"I am one of the culprits who created the problem. I used to write those programs back in the '60s and '70s, and was so proud of the fact that I was able to squeeze a few elements of space by not having to put '19' before the year." - Alan Greenspan, Federal Reserve chair
"Y2K is a sort of perverse payback from the universe for all the hasty and incomplete development efforts over the last 10 years," said the Y2K testing lead for a midsize brokerage. Also speaking on condition of anonymity, Lawrence Bell (a pseudonym) said it like an I-told-you-so, a chance for him to get back at every programmer and programming manager who ever sent him junky software.
Bell is a tall, impeccably groomed young man whose entire workday consists of looking for bugs. He's in QA, quality assurance, the place where glitches are brought to light, kept on lists, managed, prioritized, and juggled - a complete department devoted to bugs. He has the tester's crisp manner, the precision of the quality seeker, in whom a certain amount of obsessive fussiness is a very good thing. Since Bell doesn't write code, and can't just concentrate on the program on his desk, he has no alternative but to affect a jaunty, fake cheer in the face of everything that can go wrong. "We have systems that have been developed in, shall we say, an 'uncontrolled' manner," he said.
The systems he's responsible for testing are classic journeys through time: new systems on Windows NT with graphical user interfaces, Unix relational databases on the sturdy client-server systems of the late '80s, command-line interfaces that were in vogue in the late '70s and early '80s, all the way back to an IBM midrange computer running programs "that nobody thinks about," said Bell, but "have to run or we're in trouble."
Bell's team is doing what they call "clean management": testing everything for Y2K problems, whether or not they suspect it has a date-related problem. In the course of it, as they go backward in time, they're coming across systems that have never been formally tested. "There was a day when things did not go through QA," said Bell, as if he were talking about another century. All this time, the untested systems have been out there, problems waiting to happen. "We find all sorts of functional bugs," he said affably. "Not Y2K. Just big old bugs."
Bell had all the complaints testers always have. Missing source code. No documentation. Third-party software vendors who won't give them information. Not enough people who know how the systems were put together. Users who won't take the time to explain how they work with the system. And what he calls the "ominous task" of fixing one of the oldest, least documented systems - the crucial trade-clearing system running on the IBM machines. "If one of the midrange computers goes down for a day, we're out of business without our backups," he said.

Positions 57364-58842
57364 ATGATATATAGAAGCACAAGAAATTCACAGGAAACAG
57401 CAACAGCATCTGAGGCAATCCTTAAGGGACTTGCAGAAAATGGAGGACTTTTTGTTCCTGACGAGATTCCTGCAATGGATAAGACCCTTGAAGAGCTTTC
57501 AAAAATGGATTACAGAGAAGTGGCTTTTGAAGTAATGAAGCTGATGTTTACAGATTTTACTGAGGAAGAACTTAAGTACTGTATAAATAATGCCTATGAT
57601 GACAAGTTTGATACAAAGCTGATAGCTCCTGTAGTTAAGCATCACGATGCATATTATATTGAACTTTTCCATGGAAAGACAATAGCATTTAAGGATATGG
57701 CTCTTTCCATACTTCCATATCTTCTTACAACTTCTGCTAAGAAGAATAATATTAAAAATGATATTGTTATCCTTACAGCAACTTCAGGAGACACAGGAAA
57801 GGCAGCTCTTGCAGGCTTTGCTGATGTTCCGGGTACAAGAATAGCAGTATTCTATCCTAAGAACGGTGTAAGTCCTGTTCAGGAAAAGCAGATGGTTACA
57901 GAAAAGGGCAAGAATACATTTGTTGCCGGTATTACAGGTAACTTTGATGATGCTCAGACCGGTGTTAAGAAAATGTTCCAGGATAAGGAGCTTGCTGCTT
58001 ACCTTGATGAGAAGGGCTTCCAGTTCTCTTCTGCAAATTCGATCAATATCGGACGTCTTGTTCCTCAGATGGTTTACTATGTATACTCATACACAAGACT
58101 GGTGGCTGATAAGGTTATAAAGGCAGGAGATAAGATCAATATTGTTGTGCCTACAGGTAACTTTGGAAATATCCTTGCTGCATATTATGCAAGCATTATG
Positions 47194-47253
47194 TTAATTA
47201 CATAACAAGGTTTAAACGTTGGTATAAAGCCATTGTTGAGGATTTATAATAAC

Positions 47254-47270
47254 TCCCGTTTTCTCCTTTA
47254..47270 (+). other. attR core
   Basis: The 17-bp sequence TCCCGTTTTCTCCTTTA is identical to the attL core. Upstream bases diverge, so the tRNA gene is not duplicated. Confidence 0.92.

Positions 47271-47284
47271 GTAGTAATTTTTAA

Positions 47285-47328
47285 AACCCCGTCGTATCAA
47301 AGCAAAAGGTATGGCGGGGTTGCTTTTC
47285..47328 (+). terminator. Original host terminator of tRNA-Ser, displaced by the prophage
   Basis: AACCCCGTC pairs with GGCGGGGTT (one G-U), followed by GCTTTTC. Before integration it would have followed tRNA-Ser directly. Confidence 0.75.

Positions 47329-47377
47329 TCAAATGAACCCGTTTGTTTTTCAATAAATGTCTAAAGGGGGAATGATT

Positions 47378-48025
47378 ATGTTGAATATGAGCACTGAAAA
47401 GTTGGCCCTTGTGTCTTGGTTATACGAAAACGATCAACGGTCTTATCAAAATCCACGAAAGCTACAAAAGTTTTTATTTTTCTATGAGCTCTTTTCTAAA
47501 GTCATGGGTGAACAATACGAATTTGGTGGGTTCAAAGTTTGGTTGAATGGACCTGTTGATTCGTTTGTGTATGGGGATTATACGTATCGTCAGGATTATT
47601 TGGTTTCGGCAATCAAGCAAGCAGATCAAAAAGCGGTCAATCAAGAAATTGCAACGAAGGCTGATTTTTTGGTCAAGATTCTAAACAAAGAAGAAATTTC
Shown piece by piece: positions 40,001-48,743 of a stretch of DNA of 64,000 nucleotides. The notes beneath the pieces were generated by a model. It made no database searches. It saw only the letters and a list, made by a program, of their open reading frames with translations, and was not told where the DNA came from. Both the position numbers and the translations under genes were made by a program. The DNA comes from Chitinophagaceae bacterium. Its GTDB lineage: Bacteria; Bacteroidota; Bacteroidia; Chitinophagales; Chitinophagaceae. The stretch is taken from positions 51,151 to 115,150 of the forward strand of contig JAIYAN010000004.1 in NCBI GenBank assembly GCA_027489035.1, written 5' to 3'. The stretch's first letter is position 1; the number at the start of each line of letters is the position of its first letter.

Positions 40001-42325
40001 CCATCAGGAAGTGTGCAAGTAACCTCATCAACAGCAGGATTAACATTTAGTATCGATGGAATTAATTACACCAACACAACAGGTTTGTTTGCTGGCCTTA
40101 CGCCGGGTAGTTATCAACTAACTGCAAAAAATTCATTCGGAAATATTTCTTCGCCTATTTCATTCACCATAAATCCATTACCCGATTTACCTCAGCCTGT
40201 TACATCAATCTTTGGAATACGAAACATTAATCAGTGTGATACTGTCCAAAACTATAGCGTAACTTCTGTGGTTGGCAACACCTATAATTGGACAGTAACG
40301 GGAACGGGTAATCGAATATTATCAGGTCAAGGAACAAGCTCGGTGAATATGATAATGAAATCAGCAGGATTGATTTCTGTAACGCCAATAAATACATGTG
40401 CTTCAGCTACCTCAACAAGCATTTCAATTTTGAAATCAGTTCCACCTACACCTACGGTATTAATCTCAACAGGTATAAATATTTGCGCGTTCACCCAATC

Still, quality assurance is the one place where the muddled side of computing is obvious, predominant, inescapable. Bell, as a good QA guy, is mostly inured to it all. "Come the year 2000, a couple of systems will fail," he said nonchalantly. "But that's what happens with any implementation. It's the same thing we've been doing for years."
For Bell, it's no big deal that supposedly Y2K-compliant programs will be put into users' hands without thorough testing. He's comfortable with the idea that things can go very, very wrong and still not bring about the end of the world. Said Bell with a shrug, "It's just a big user test."
"We used to have 'bugs for bucks' prizes, because toward the end of debugging, the bugs get hard to find. We'd add $10 to the prize for each bug found. But then people would hold off reporting one until the price went up. It was an underground economy in bug reporting." - Heidi Roizen, former VP of developer relations at Apple
The millennium bug is not unique - human fallibility lives inside every system.